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14

I would like provide an alternative answer using the method of Simon Woods to extract the contour lines. However, in contrast to his approach I prefer to have them as long as possible. This is achieved by the StreamScale -> Full option. nlines = 30; flist = {-1 - x^2 + y, 1 + x - y^2}; xmn = -3; xmx = 3; ymn = -3; ymx = 3; subint = 3; plot = ...


3

I guess you're looking for something like this: wave[x_, y_, x0_, y0_, l_, t_] := Sin[Sqrt[(x - x0)^2 + (y - y0)^2]/l + t]; Manipulate[ DensityPlot[ wave[x, y, d, 0, l1, t l1 l2] + wave[x, y, -d, 0, l2, t l1 l2], {x, -100, 100}, {y, -100, 100}, Mesh -> 10, PlotPoints -> 50], {d, 5, 20}, {l1, 5, 20}, {l2, 5, 20}, {t, 0, 1}] d ...


27

I think you might be better off creating Graphics directly instead of using the StreamPlot style options. In this example I use StreamPlot just once and extract the coordinates of the arrows, which I use to create Line objects with VertexColors. The animation is made by cycling the vertex colors. plot = StreamPlot[{-1 - x^2 + y, 1 + x - y^2}, {x, -3, 3}, {y,...


12

Not as great as the original but should serve as a good starting point. The code should probably be self-explanatory... (* parameters *) innerradius = 20; outerradius = 23; numvertices = 12; xrange = {-100, 100}; yrange = {-100, 100}; numframes = 150; colour = Black; finalangle = 720 Degree; (* must be a multiple of 360 Degree / numvertices *) blurring = 10;...


1

You seem to know all the pieces you need except for Manipulate. As a self-contained example: table = RandomInteger[10, {100, 4}]; a = GatherBy[table, Last]; Manipulate[ ListPointPlot3D[ a[[i]][[All, 1 ;; 3]] ], {i, 1, Length @ a, 1} ] An additional example this time using GroupBy, and a few customizations. table[[All, 4]] *= 7; (* change values in ...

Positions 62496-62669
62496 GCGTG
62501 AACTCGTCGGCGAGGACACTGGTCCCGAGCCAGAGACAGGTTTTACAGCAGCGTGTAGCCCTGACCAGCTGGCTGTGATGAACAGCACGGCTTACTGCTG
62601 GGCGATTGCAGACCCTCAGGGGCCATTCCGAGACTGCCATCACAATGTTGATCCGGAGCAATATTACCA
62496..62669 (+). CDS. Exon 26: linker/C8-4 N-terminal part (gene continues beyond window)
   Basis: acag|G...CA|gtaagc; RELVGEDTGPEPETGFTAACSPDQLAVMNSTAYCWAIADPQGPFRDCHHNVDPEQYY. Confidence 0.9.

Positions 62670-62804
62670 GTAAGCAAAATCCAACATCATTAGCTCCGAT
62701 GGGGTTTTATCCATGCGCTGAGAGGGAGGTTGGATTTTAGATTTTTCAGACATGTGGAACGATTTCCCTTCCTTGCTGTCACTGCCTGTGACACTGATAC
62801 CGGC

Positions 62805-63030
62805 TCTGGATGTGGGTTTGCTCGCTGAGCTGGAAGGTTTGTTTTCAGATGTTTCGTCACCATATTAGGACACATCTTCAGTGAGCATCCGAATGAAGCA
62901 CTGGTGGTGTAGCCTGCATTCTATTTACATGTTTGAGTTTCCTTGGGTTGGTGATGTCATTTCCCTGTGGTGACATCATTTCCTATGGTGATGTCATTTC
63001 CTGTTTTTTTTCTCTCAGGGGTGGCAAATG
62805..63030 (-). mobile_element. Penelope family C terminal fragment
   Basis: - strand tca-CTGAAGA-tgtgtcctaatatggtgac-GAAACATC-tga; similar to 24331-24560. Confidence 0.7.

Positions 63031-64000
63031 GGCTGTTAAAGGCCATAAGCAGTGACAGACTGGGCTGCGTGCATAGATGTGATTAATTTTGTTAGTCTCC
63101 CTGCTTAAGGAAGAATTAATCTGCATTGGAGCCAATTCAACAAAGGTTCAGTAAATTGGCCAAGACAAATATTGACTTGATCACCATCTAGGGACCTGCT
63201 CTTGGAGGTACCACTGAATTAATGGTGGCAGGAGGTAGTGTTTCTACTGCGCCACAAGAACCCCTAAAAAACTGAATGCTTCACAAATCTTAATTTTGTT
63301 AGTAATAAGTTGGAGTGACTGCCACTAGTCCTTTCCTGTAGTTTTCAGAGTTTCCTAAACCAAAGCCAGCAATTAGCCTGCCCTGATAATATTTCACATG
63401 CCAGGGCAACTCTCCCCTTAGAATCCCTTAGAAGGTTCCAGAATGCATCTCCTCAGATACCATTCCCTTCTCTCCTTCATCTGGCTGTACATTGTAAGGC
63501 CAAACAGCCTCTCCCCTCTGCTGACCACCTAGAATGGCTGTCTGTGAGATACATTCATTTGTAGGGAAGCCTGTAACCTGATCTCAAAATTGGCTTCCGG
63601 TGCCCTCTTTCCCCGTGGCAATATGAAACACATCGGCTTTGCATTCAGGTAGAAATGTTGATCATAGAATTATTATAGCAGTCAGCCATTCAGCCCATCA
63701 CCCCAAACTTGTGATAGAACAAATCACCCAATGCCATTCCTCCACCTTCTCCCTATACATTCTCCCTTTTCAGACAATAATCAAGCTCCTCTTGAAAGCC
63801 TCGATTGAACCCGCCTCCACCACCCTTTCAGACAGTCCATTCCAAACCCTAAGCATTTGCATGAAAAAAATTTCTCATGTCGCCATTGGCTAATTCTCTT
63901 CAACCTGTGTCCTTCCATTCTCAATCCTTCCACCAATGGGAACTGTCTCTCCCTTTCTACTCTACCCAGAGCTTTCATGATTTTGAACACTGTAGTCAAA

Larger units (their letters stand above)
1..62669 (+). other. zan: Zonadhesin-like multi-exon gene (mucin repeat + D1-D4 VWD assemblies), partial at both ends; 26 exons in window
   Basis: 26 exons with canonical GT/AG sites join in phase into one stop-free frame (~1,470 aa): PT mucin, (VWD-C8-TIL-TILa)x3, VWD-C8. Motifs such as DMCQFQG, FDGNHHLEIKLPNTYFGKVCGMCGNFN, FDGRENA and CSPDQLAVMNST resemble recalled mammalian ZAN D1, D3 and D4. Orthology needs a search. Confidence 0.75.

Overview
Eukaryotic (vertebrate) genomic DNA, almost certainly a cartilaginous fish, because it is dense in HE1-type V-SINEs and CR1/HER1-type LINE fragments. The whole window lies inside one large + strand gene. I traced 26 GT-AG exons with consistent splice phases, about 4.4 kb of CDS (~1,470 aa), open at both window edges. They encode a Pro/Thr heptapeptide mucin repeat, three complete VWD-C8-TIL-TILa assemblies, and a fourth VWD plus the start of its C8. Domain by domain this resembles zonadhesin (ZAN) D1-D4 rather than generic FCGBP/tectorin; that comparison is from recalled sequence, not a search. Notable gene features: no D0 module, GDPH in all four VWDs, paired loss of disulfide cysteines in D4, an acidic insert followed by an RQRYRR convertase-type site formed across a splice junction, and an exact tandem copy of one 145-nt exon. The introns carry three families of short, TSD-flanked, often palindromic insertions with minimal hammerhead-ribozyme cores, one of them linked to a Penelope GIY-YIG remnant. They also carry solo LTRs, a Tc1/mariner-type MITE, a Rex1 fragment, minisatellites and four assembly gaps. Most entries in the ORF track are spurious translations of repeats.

0

My answer is nothing more than a complement of learned with @C. E.: t1 = Import["~/Downloads/ElementosPNG/1.png"]; t2 = Import["~/Downloads/ElementosPNG/2.png"]; t3 = Import["~/Downloads/ElementosPNG/3.png"]; I added some points for me to locate: p1={136,173.4};p2={54.8,54.2};p3={1009.2,54.2}; p4={81.3,80.5}; width[texture_]:=ImageDimensions[texture][[1]...


4

The trick is to create rectangles that cover the bounding boxes of each component image and use the images as textures, then we can use Rotate and Translate to animate the robot arm the way we want. To that end, we may use this code: t1 = Import["~/Downloads/ElementosPNG/1.png"]; t2 = Import["~/Downloads/ElementosPNG/2.png"]; t3 = Import["~/Downloads/...


0

This should work: g = {g0, g1, g2, g3, g4}; s = {S0, S1, S2, S3, S4}; Animate[Labeled[Graphics3D[g[[i]], ViewPoint -> Front], s[[i]],Top], {i, 1, 5, 1}, AnimationRunning -> False,PreserveImageOptions -> False]


0

I think what you are asking is a default feature. For example ListAnimate[Table[Graphics3D[{Hue[x], Cuboid[]}], {x, 0, 1, .01}]] If you pause it, rotate the Cuboid and then play again, you will see that it will resume its initial position.



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